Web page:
Heart of the City Archives

Man J. Kim, Supervisor Aaron Peskin, former Supervisor Rev. Amos Brown, and Mayor Gavin Newsom form a four-way ribbon cutting team at Sears Fine Food.

Breakfast gold in the City of happy returns
by Hank Donat

In case you hadn't heard, we have mastered maudlin civic pride as a sport in this great old town that still insists on masquerading as a city. I'm not talking about the return of the Vaillancourt Fountain earlier this month, though that was a banner day.

Sears Fine Food, which closed last winter after 65 years, came back with a fabulous pancake banquet for the community of Union Square merchants last week. The restaurant under new owner Man J. Kim is not the wizened Sears of recent years. That restaurant seemed heavy from rivers of syrup and the weight of its owner's financial problems.

Kim's Sears has been remodeled beautifully and the food is as good as ever. Of course, what would maudlin civic pride be without the purists who will surely find a reason to complain? They'll say the menu has changed. They'll cry foul. "That's not the same typeface on the welcome mat!" I'll remind them that the original location was up the street at 529 Powell. For most of us, last year's Sears was already a second generation.

Sears joins a list of nearly-lost institutions that have died and been buried and mourned only to rise again. The Washington Square Bar & Grill, Clown Alley, Purple Onion, House of Shields, Hotel Utah, and the soon-to-open Trader Vic's all come to mind.

Supervisor Aaron Peskin remembered some of them in his congratulatory remarks at Sears. If only for Peskin and Mayor Gavin Newsom, ribbon cutting should be an Olympic event. My score: Ribbon 9; Scissors 8.7; Cutting 9.2.

Newsom hung out for several minutes in the kitchen with dishwasher Willie Sledge. Newsom had a part-time job washing dishes as a teenager. Sledge is among 20 of the new restaurant's employees who are formerly homeless.

As a model of someone who got off the streets, Sledge is a hometown hero. It is important to remember him each time we see how far we still have to go as a City with a homeless crisis.

I can't wait to see those absurd pictures of Mayor Newsom and his wife Kimberly Guilfoyle splayed on Ann Getty's throw rug in the glossy pages of Harper's magazine. I must have the art director's name for the Wall of Infamy.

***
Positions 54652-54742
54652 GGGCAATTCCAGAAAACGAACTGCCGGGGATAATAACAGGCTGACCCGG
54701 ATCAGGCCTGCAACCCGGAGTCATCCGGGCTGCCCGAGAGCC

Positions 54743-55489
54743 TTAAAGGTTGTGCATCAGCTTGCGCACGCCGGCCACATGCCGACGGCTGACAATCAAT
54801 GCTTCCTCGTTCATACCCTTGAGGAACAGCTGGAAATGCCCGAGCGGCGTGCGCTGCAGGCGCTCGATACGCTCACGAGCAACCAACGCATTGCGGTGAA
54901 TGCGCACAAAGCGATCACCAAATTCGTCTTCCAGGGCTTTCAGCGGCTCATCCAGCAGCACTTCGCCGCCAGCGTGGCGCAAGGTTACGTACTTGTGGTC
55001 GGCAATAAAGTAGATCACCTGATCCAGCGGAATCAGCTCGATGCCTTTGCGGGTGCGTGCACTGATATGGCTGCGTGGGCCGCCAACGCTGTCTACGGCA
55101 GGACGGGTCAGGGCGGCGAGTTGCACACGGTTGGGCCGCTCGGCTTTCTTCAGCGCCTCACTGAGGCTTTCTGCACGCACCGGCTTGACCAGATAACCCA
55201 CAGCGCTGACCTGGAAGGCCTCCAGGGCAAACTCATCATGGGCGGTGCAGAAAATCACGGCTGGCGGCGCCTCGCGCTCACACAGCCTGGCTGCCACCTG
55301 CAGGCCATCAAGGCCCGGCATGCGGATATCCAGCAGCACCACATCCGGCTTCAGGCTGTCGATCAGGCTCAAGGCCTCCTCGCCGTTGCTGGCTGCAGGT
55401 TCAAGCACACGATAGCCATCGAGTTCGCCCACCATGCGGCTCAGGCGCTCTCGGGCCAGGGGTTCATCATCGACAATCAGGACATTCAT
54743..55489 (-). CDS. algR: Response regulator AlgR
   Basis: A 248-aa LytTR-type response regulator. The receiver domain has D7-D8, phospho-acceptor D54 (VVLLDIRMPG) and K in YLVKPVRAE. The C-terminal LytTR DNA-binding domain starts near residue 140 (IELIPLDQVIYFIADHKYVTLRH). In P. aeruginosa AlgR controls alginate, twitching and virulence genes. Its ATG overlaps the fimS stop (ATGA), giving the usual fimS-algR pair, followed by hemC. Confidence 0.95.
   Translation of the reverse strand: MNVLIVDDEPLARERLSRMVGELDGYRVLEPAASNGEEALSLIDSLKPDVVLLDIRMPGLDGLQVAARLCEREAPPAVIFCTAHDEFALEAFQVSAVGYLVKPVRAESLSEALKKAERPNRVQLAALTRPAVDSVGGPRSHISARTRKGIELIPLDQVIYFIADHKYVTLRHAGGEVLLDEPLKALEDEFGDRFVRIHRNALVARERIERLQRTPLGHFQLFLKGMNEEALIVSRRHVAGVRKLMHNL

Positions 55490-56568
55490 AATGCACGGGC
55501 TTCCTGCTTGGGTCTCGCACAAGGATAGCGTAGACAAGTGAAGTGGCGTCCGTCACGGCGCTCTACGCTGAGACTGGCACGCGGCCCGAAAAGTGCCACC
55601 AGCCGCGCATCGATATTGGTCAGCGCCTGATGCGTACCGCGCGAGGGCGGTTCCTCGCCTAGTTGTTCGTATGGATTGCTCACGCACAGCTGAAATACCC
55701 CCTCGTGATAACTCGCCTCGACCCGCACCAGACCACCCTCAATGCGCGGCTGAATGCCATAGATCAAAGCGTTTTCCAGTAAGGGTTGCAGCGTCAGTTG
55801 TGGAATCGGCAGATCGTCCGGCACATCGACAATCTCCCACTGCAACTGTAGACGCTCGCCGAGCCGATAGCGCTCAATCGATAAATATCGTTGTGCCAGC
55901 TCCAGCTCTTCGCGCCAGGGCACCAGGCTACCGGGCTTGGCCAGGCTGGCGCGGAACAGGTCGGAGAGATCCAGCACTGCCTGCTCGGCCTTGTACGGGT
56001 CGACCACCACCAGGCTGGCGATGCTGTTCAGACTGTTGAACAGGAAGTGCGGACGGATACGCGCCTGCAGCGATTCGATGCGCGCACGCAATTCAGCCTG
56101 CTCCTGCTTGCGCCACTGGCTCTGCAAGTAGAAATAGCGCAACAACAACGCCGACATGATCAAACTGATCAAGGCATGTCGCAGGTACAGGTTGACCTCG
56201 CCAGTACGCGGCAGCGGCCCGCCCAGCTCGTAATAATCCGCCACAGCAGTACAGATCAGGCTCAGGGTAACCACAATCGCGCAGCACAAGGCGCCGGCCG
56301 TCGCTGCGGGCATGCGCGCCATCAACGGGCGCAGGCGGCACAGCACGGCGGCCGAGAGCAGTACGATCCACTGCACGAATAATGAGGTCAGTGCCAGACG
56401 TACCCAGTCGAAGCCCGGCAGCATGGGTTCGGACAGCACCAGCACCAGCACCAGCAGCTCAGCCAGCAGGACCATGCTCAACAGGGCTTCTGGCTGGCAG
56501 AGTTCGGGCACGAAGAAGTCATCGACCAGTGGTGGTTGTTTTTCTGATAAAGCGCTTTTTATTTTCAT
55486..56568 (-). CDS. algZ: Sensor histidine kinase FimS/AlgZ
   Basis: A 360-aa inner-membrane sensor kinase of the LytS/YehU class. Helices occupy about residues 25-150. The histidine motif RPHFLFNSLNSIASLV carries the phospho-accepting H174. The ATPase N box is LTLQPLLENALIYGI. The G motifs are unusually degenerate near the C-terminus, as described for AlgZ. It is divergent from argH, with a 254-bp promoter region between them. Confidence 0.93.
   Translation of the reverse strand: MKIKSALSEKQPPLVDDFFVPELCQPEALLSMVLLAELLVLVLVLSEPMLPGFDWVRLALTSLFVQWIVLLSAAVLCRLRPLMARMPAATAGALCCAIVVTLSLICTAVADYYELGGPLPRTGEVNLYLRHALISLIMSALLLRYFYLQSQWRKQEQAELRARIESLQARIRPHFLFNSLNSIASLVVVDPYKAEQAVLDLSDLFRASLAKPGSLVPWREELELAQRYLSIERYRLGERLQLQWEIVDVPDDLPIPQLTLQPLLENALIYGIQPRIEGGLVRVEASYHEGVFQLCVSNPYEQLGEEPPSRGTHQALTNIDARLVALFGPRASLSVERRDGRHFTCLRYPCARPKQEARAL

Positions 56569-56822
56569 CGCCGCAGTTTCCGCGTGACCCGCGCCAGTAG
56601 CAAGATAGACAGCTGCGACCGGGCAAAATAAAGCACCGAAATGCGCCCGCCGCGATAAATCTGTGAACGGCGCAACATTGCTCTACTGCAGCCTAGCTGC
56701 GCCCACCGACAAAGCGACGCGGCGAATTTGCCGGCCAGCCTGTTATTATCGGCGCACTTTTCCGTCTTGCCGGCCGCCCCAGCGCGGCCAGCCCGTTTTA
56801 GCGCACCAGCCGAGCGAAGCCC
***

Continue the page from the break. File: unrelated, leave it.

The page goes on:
A shot of Newsom in a recent edition of Newsweek was also unflattering. In it, Newsom strikes a pose in front of a couple of tourists who view him through a telescope. You will say, "huh?" even after you have seen it. (The irony is that these images may be completely unnecessary for building Newsom's marquee value on the national stage. Seen in action as mayor, Newsom looks like a leader. - HD)

The same day the Mayor and Ms. Newsom's glamour shots appeared in the Chronicle I joined the not-at-all exclusive club of folks who have witnessed a homeless man whip out his business and urinate at Fifth and Market. "In front of God and everybody," my grandmother used to say. In this case, everybody would be the scores of surrounding tourists who will never come back to our city. There's a picture for you.

Judging by the response at home to the more shallow aspects of the Newsom's national celebrity it is clear that Mr. and Ms. San Francisco aren't going to stand for style alone and no substance. Spearheading gay marriage won't be enough in the city of St. Francis. Here, those of us who got married to our gay partners already had things like homes and livelihoods, and hope in this world.

Daughter of the city Angela Alioto sends regards from Rome. She writes via her new Blackberry that she is having the time of her life on a quest for Fra Angelico and Gozzoli angels with granddaughter Chiara Mia. So often Alioto seems like she's having the time of her life and I think that's her secret to success. Memo to Angela: Get Gavin on your Blackberry and send him to Fifth and Market.

My thanks to members of the San Francisco Bay Area Publicity Club who nominated my San Francisco-themed web site, MisterSF.com, for "Best Web Site." The Pub Club presents its media excellence awards Sept. 8 at John's Grill. Mister SF is nominated with others including Alex Clemens' Usual Suspects political site and Craigslist, whose founder Craig Newmark is the Meryl Streep of such awards.

Hats off also to the eagle-eyed Googlers who noticed that former Chronicle columnist Samantha Mohr isn't the only professional typist with internet access at the Junior Paper.

Mohr was sacked from the paper a few weeks ago after her editors admitted she had lifted material for her column from the net with no credit going to the original sources. The Googlers noticed that a version of Mister SF's firsthand account of a clash with California's Attorney General Bill Lockyer over gay marriage appeared four days later under the banner of a Chronicle gossip. (I pressed Lockyer into admitting that he thinks gay marriage will be legal in the next decade and that he sincerely hopes his legal action against them does not promote intolerance. - HD)

With hoaxes like Ben Vanderford's beheading video and the John Kerry/Jane Fonda photo making their way around the world, the press is overdue to figure out how to deal with the internet. For online outlets themselves it's time to take a stand for fair play, just as the Chronicle did in Mohr's case.

Welcome to MisterSF.com. Please visit the site often to keep in touch with San Francisco, for your own amusement, and to use the Local Joints section as a portal for independent businesses. Keep your money in the neighborhoods... Watch this space for observations, interviews and more from around town. All other sections of MisterSF.com are also updated continually, so come back and watch us grow!

Contact MisterSF.com

Copyright 2004 Hank Donat
mistersf.com home